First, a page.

Lake Hanson-goers have adapted to life without access to a public boat dock for over a year, making it difficult to enjoy the recreational opportunities the lake offers.
A spring thunderstorm in Hanson County a year and a half ago carried strong wind gusts, resulting in the destruction of the public access area.
“The dock was destroyed in a nasty windstorm, because it wasn’t tied down,” said Edward Henningsen, secretary-treasurer of the Lake Hanson Association. “Huge winds came along, picked it up and destroyed it.”
However, the South Dakota Game, Fish & Parks recently placed the lake’s request to install a new boat dock on a waiting list, according to Henningsen.
“We hope to get one sooner than later, but we understand the process takes a little time,” Henningsen said in an interview with The Daily Republic.
Like all public lakes in the state, the GF&P is responsible for overseeing the body of water, excluding the private properties and land surrounding the lakes. Thus, the GF&P is tasked with selecting a boat dock that will be installed at the lake. The Daily Republic reached out to the GF&P, but the entity was unable to provide information on the status and timeline of when the boat dock will be installed. The GF&P did confirm Lake Hanson is on a waiting list to have a boat dock installed.
While the boat dock underwent severe damage during the spring storm, Henningsen said the boat dock was in rough condition prior to the storm.
“It was beat up to start with, because it was used when we got it,” Henningsen said, noting the boat dock was transported from another lake. “It was usable, but it was in tough shape.”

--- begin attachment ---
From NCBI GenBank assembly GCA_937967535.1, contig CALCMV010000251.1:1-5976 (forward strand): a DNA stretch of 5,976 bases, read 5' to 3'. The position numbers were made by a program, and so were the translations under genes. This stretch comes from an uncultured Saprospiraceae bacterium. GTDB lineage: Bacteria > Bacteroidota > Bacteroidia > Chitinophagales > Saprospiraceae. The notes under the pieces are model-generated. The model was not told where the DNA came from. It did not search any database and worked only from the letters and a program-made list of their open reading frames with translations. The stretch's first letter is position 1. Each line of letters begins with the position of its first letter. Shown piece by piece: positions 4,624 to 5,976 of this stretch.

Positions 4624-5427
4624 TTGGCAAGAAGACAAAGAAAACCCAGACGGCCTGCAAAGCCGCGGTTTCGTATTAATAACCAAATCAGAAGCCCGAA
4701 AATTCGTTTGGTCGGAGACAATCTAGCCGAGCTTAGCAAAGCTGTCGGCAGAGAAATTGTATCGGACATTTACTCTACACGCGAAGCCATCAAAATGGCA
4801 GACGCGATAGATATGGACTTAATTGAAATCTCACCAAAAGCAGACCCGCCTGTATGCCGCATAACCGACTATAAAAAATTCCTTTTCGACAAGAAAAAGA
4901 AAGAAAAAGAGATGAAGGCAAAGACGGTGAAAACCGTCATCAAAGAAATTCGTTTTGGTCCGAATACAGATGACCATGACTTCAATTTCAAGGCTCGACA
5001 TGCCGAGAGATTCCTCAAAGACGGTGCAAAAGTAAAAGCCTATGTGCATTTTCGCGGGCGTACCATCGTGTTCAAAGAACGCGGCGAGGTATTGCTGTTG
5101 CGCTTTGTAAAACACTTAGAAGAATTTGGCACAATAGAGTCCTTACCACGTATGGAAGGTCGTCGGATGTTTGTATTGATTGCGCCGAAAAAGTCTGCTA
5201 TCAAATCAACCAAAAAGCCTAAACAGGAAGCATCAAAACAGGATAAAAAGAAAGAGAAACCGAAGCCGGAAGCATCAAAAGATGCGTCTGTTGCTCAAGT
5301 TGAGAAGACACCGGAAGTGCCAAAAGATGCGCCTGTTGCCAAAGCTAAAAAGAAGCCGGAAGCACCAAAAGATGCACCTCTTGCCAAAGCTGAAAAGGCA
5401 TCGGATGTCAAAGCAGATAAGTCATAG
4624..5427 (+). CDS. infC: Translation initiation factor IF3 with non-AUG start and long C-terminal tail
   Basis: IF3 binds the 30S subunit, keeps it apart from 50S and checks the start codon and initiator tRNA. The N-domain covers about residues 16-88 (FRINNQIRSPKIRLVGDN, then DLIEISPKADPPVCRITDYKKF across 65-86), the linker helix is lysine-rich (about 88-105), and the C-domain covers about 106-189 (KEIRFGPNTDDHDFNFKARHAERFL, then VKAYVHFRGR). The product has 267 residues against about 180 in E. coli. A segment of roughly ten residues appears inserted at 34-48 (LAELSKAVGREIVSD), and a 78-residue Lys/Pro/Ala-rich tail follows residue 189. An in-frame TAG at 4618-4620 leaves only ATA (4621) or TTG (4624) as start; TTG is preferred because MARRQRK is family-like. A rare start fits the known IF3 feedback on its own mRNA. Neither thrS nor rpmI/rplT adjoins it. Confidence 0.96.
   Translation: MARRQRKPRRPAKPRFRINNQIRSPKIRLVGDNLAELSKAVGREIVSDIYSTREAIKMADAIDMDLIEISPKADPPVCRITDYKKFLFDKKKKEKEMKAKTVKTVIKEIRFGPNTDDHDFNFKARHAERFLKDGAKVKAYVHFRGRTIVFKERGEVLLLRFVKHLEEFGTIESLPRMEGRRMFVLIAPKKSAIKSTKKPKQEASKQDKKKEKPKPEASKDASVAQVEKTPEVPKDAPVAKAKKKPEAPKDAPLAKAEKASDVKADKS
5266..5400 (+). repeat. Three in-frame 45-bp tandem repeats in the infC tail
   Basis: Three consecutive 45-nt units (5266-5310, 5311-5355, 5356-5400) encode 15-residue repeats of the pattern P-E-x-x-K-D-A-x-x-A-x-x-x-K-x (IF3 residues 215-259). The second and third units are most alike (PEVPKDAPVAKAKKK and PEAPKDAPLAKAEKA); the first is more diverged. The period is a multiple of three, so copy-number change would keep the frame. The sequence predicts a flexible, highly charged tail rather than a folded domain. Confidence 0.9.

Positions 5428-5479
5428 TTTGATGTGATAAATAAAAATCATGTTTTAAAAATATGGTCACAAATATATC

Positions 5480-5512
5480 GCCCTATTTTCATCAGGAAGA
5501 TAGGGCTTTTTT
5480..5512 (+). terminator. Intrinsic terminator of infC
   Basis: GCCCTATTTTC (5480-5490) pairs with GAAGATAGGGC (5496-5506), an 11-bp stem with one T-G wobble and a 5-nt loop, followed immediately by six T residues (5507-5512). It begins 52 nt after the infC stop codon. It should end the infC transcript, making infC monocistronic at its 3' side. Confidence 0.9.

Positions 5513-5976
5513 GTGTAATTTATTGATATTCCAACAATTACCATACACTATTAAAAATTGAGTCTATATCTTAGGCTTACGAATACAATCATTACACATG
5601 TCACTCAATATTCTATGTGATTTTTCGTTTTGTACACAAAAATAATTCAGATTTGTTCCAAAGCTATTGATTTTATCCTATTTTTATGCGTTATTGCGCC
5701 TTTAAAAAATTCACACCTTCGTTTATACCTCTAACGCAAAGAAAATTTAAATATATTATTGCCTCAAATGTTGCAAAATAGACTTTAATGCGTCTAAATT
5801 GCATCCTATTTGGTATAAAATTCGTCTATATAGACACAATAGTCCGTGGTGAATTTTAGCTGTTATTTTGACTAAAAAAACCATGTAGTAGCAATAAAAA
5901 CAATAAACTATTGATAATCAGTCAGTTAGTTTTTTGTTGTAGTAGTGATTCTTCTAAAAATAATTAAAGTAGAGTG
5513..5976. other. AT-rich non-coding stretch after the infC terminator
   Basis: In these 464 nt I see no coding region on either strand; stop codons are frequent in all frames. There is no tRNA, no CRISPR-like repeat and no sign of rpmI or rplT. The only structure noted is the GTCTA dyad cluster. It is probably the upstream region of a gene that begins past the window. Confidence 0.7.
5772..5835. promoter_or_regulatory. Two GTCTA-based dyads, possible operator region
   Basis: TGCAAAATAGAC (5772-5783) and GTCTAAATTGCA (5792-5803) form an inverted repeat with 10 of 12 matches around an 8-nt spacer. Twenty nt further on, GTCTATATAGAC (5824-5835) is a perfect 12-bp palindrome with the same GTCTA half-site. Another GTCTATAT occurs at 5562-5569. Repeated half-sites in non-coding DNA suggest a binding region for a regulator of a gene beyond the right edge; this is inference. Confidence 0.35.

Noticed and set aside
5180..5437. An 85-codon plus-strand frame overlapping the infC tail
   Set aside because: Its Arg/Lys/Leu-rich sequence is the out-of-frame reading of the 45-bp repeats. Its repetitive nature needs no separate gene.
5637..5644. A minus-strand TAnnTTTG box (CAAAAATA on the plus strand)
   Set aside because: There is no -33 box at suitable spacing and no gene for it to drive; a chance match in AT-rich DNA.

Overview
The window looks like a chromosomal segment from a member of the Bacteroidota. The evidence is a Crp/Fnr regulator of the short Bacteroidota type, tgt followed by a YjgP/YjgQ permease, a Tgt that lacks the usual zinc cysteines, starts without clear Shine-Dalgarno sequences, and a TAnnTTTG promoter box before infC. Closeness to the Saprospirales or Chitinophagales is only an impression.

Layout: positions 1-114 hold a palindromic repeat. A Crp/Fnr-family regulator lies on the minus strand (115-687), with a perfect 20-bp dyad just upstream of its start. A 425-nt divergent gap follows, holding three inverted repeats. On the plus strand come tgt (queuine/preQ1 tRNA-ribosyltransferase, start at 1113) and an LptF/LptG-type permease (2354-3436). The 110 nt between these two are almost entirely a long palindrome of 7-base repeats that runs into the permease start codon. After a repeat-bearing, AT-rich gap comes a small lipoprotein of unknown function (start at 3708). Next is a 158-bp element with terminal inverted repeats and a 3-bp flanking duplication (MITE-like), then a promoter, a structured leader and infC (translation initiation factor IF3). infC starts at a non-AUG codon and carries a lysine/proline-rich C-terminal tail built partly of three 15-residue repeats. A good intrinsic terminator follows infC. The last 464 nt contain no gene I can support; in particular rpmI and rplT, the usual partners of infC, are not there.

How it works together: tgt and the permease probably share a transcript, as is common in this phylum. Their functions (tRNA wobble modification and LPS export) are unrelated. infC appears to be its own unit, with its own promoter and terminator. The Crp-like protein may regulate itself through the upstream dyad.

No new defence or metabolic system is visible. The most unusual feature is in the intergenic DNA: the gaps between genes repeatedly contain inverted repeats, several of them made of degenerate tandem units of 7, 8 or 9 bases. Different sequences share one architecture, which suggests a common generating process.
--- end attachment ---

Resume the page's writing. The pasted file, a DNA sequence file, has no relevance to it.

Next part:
In addition, Henningsen said the dock wasn’t properly treated by lake users and visitors who utilized the 55-acre lake.
“Some people don’t treat things too well when they come visit your local lake,” he said. “If it were properly tied down, it probably wouldn’t have been destroyed.”
Despite the loss of the boat dock, Julie Brookbank, a member of the Lake Hanson Association, said there hasn’t been a significant decline in lake users since the dock was destroyed by Mother Nature.
“The local traffic remains strong, but there’s been just a small drop in out-of-town visitors -- to my observation,” Brookbank said.
Known more for its healthy water quality and recreational opportunities, Henningsen noted the impact of losing a public access area for boaters doesn’t have the same effect on Lake Hanson that it would in towns with lakes primarily used for fishing, such as Lake Thompson.
Regardless, Henningsen said the loss of the boat dock has made life more difficult for avid lake users.
“There are a small variety of hungry fish in the lake, but it’s more of a recreational lake for swimming and such,” Henningsen said. “We are eager to get a boat dock back, but people are seeming to make due.”